[00:05:51] Snowpack is interesting. Vite, or even rollup, rollup's really great as well. There's lots of other tools to use here but Parcel's just really nice to get started with because we don't have to configure it, it just kinda works out of the box. One thing with React is you generally put one component in one file, that's just kind of a rule of thumb.

[00:06:08] It doesn't always have to be true but I would say that's 98% true, might even be more than that. So, I'm gonna make a new file here, here inside of my source directory, and it's gonna be called Pet.js. Create Pet.js. And then, we're gonna move this component here, so I'm just gonna cut that.

[00:06:34] I'm gonna put that in Pet.js here. And then, at the top, I'm gonna say import React from 'react'. And then, down here at the bottom, we have to say export default Pet. So now, we have this component that's self-contained to App.js. And now, over an App.js, I can just come in here and say import Pet from ' /Pet.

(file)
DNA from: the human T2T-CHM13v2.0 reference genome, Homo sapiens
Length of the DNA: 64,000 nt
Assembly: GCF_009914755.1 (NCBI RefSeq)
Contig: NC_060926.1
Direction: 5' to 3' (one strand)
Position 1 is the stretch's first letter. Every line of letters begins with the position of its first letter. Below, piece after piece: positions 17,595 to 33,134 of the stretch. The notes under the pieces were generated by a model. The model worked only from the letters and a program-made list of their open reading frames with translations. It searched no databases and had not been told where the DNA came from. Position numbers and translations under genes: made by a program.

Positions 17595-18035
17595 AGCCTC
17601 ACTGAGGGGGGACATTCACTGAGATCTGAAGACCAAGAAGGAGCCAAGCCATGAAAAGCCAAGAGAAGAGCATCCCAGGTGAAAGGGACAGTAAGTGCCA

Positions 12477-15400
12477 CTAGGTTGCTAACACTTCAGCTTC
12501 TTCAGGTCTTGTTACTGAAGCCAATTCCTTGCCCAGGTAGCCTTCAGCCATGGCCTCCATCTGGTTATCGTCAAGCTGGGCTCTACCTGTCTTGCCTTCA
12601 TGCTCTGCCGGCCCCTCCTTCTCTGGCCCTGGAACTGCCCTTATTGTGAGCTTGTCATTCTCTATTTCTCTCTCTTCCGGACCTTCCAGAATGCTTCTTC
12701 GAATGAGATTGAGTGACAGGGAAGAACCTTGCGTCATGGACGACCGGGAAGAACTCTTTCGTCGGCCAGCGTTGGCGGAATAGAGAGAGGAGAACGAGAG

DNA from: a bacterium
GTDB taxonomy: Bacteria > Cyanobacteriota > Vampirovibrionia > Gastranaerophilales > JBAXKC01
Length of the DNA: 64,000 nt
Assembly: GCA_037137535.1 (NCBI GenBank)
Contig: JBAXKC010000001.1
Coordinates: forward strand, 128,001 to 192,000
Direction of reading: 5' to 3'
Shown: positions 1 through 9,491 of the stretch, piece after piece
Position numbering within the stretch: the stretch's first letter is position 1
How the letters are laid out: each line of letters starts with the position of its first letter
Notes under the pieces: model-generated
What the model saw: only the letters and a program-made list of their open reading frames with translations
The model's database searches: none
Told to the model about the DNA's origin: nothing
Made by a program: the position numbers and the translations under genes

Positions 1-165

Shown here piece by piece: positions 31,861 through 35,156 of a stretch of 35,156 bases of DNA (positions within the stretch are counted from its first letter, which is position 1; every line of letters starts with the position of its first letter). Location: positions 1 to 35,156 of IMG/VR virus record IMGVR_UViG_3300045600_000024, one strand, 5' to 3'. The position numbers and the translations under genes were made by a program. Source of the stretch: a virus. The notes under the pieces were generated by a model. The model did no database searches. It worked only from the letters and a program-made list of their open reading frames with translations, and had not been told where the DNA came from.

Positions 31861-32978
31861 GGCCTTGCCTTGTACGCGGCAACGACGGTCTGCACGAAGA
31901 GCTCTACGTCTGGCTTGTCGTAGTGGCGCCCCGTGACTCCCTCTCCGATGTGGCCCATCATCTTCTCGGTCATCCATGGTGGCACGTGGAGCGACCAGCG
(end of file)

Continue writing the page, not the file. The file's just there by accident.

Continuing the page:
[00:07:06] If you're not familiar, if you don't have a dot slash in front of it, it thinks that it's that's a node module that I'm gonna get off of npm. But if there's a dot slash in front of it, it's like there's a file in the same directory called Pet.

[00:07:18] So, I create the Pet component here, I export it here at the bottom. And then, here, I say import Pet from '/Pet. So now, this is literally that component coming in from that other directory. So now, if I save this and refresh again, everything still works, but now it's split up across multiple files.

[00:07:38] This is kind of the magic that having a bundler allows us to have.